Other strategies combine parameter estimation and surface temperature assimilation to estimate surface heat fluxes and energy partitioning [e.g., Castelli et al., 1999; Boni et al., 2001; Caparrini et al., 2004b]. Recently, Sini et al.  extended these efforts by introducing a simplified soil wetness model into a data assimilation scheme and thus enhanced the estimation of surface energy balance partitioning. The governing parameters estimated in these studies are evaporative fraction and bulk transfer coefficient, making the cost function relative easy and feasible to compute. However, evaporative fraction, which represents the surface control on latent heat flux, can only be assumed to be approximately constant for near-peak radiation hours on days without precipitation [Crago and Brutsaert, 1996], which imposes restrictions on the applicability of the method.
 Salvucci  developed a method to extract information about the soil moisture dependence of surface hydrologic fluxes from soil moisture and precipitation data. The basis of the method is that under stationary conditions, the expected value of the change in soil moisture storage over an interval of time, conditioned on the storage during that interval, is zero. In conjunction with the water balance equation, the disappearance of the storage change term implies that precipitation measurements over an interval time, conditionally averaged according to the soil moisture storage, can be used as a surrogate measure of moisture-dependent total outflow (evapotranspiration plus runoff and drainage). Under these constraints, model parameters can be estimated by matching the soil moisture conditional expectation of modeled fluxes to the soil moisture conditional expectation of precipitation. The novelty of the approach is that parameters controlling evaporation and drainage are estimated without measurements of evaporation and drainage. Instead, the parameters are estimated on the basis of the information provided by the covariance of precipitation and soil moisture, as expressed in the conditionally averaged precipitation . A further strength of this method is that the required data (precipitation and soil moisture) do not need to be measured continuously in time. However, while the method robustly estimates the combined sensitivity of evapotranspiration and drainage to soil moisture, it has difficulty distinguishing evaporation from drainage and runoff, particularly for relative dry surface soils when the root zone can draw moisture up from deeper stores to satisfy evaporative demand [Salvucci, 2001].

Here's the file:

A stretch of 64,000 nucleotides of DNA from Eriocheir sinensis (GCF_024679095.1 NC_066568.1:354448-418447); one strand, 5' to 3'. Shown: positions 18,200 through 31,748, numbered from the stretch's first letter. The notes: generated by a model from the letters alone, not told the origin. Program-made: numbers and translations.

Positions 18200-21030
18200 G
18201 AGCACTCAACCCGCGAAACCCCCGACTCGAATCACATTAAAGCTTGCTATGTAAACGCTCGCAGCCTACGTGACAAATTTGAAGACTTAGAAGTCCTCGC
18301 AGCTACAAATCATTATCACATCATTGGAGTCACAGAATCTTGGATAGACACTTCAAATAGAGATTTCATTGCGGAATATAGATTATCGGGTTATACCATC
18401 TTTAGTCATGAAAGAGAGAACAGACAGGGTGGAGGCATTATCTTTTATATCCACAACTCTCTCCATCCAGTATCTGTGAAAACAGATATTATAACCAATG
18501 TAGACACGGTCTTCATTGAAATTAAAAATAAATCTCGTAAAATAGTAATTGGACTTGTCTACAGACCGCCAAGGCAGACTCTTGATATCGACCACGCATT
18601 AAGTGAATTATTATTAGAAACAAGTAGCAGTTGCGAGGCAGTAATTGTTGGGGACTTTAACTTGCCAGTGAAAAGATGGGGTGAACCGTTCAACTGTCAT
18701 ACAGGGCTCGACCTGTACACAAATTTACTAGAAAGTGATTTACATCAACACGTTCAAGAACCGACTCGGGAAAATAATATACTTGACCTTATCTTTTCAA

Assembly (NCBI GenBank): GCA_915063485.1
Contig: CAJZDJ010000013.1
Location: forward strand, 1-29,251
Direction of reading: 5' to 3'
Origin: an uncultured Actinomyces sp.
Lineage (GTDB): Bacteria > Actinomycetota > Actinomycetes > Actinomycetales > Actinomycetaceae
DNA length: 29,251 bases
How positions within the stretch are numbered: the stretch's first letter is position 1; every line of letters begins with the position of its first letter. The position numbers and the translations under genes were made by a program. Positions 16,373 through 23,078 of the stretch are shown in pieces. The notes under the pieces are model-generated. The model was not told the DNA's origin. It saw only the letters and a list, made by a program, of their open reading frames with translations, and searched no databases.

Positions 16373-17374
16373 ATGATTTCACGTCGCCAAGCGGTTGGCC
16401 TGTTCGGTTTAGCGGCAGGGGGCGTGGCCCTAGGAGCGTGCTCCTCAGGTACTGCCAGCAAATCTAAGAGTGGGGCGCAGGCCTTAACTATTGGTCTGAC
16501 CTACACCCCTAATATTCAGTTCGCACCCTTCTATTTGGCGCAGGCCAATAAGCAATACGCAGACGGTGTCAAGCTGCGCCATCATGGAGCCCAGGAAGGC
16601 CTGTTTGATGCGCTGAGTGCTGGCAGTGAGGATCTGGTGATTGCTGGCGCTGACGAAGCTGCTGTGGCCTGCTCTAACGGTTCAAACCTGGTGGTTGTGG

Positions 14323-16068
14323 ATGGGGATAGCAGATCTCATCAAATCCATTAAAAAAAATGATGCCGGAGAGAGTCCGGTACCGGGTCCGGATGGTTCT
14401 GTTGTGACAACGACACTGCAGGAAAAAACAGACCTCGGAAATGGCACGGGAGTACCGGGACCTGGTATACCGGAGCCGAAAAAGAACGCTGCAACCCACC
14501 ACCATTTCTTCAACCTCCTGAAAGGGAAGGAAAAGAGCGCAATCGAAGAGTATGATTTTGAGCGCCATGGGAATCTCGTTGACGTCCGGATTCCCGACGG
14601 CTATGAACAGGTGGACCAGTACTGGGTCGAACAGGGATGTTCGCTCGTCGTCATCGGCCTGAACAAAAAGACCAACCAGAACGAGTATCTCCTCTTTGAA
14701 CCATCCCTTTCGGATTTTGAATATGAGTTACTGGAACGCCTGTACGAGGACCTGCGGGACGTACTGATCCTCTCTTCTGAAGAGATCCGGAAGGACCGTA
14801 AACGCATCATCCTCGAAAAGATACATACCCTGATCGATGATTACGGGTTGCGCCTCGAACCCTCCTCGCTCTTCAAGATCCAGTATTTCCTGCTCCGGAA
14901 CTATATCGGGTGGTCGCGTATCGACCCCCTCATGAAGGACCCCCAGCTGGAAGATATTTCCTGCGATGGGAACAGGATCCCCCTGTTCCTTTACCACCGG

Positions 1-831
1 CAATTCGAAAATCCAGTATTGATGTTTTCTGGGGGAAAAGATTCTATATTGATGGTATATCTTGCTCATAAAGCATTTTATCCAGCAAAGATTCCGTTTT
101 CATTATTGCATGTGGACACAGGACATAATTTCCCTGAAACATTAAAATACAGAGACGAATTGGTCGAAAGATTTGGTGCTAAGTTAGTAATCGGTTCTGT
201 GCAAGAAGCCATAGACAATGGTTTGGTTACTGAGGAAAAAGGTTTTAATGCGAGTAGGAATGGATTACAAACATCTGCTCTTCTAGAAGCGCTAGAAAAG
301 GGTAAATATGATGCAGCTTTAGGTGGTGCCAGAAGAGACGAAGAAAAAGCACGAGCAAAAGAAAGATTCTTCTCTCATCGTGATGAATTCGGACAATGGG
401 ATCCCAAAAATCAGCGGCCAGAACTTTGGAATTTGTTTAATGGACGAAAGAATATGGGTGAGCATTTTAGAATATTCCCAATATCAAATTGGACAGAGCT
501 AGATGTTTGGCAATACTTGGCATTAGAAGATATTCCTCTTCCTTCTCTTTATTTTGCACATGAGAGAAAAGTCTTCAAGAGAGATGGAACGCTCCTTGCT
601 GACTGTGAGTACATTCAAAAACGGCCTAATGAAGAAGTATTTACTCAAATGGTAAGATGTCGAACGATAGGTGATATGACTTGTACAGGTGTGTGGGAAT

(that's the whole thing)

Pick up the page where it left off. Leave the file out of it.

To address this weakness, we take the energy balance into account and apply a similar conditional averaging approach to net radiation with conditioning on surface temperature. Because the water and energy balance are linked through evapotranspiration, more robust parameter estimation and flux partitioning can be expected.
 We describe the conditional averaging methodology and a simplified coupled water and energy balance model in section 2. Then we present and discuss results of applying the proposed parameter estimation technique at a synthetic case in Charlotte, North Carolina, in section 3 and two AmeriFlux sites (Vaira Ranch in California and Kendall Grassland in Arizona) in section 4. The results are contrasted with a traditional parameter estimation on the basis of matching the observed and modeled fluxes. This allows discrepancies between the estimated and measured fluxes to be attributed both to weaknesses of the underlying model and to uncertainties introduced by the proposed parameter estimation strategy.